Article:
Once you have a job locked in and you have decided which Irish city you will now be calling home, you are all set for your big move. However, before you set foot on the plane, take a look at this final guide to things that you should know before you move to Ireland. The Emerald Isle has its own customs and cultures that could easily trip up anybody unfamiliar with the way things work in the country, and this guide will spare you any avoidable embarrassment or awkwardness.

Dubliners have changed since Joyce's day. Photo by Pietro Tebaldi on Unsplash

Ireland is NOT in the UK!

OK, here’s the most important thing to remember – Ireland fought long and hard for independence from Great Britain (Northern Ireland remains a part of the United Kingdom, but people that refer to Ireland usually mean the Republic of Ireland).

Referring to Ireland as part of Britain is just about the most offensive thing that you could say to a native, and will likely result in a long and expletive-filled lecture.

Religion and politics

It’s a popular refrain that religion and politics should never be discussed in polite company, and that goes double in Ireland – the battle for independence early in the 20th Century still leaves some degree of separation in the country.

The same also goes for religion. Although Catholicism is an important element of Irish life for many – you may find that, wherever you choose to base yourself, the town or city tends to close down completely on a Sunday – some Irish citizens remain staunchly protestant. If you have a man or woman of faith you will have no trouble finding a church in which to worship, but if you are an agnostic or atheist, keep that to yourself upon initially meeting somebody.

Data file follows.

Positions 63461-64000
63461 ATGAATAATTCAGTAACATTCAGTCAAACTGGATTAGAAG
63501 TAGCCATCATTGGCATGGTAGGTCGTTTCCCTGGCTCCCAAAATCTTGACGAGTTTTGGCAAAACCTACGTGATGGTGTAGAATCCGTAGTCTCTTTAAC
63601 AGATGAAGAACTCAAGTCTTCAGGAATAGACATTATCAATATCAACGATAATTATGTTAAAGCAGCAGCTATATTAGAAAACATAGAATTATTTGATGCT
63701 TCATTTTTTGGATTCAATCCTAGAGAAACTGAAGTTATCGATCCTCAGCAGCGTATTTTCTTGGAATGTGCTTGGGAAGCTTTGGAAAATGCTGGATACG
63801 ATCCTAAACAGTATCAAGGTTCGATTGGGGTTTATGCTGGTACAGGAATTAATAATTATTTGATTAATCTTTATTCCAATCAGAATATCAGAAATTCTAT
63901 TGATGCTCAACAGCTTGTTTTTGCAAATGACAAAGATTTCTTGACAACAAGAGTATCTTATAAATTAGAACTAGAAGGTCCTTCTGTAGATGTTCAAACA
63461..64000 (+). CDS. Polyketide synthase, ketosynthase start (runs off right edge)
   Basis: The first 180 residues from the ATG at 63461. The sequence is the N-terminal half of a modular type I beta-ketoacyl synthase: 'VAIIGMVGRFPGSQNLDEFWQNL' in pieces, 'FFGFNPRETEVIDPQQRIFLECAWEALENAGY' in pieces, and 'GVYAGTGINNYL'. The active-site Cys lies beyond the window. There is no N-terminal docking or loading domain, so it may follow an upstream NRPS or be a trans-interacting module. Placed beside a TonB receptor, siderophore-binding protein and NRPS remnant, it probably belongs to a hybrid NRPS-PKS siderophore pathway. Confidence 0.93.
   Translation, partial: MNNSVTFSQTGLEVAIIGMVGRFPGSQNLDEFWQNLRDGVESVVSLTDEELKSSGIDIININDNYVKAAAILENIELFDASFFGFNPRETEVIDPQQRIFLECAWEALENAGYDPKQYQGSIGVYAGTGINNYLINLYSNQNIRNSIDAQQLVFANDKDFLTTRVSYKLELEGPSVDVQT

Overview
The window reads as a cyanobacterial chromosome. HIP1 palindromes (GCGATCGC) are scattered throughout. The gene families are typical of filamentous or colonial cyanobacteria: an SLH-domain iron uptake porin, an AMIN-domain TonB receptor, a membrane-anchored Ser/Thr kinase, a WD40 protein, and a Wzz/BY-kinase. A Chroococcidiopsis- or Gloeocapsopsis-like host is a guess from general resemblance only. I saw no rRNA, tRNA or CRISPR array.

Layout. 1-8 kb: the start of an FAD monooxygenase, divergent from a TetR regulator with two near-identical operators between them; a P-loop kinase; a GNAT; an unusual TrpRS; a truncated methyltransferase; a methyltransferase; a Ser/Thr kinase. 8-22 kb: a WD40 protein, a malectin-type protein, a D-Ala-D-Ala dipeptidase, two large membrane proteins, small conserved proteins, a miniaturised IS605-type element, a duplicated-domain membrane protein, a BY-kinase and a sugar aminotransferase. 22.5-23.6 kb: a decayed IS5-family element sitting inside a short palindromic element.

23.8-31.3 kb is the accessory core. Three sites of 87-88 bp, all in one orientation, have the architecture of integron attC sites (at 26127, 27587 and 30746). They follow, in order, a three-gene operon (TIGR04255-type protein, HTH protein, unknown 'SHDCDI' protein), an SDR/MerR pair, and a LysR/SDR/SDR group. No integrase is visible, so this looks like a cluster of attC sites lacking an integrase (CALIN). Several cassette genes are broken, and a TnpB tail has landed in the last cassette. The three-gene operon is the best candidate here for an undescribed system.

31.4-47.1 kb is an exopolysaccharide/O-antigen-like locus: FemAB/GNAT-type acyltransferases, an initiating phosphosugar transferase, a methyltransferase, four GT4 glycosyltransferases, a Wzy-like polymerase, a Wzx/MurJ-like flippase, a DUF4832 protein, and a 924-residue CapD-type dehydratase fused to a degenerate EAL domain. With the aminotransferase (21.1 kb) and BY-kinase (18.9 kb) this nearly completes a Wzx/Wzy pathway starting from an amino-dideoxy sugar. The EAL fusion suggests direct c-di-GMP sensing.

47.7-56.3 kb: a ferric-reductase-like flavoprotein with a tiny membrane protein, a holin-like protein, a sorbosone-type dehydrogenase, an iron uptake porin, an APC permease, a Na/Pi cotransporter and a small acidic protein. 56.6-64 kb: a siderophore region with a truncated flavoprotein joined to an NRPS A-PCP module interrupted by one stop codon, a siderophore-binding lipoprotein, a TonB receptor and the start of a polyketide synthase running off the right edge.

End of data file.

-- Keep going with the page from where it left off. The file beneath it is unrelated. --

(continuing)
Avoid getting drawn into a conversation on religion or politics in Ireland unless you know exactly who you are talking to – and even then, pleading the fifth is sometimes a wiser course of action!

If you’re thinking of moving to Ireland, it’s wise to think about medical cover for when you’re out there.

That’s why we’ve partnered with Cigna for private medical insurance in Ireland. With four levels of annual cover to choose from and extra modules for more flexibility, Cigna will sort you out with a plan that suits your needs.

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Pub etiquette

If you’re living in Ireland you’ll be spending a lot if time in the pub, as this is where most the nation’s socializing takes place. With this in mind, it pays to learn the etiquette pretty quickly.

The most important Irish tend to operate on a ‘rounds’ system, meaning that if somebody buys you a drink it’s with the expectation of getting one in return. A reputation as a ‘round-dodger’ in Ireland is a huge blot on your character that can be impossible to shake off, so be careful to avoid that!

The Irish love to swear, and insult each other constantly in the name of banter (or, as the natives call it, craic – not crack!).  If somebody calls you a name that would lead to you never speaking to them again in the States, don’t take it personally – it’s done with affection in Ireland. Give as good as you get, and you’ll be embraced by the locals in no time.

Celebrations are a big deal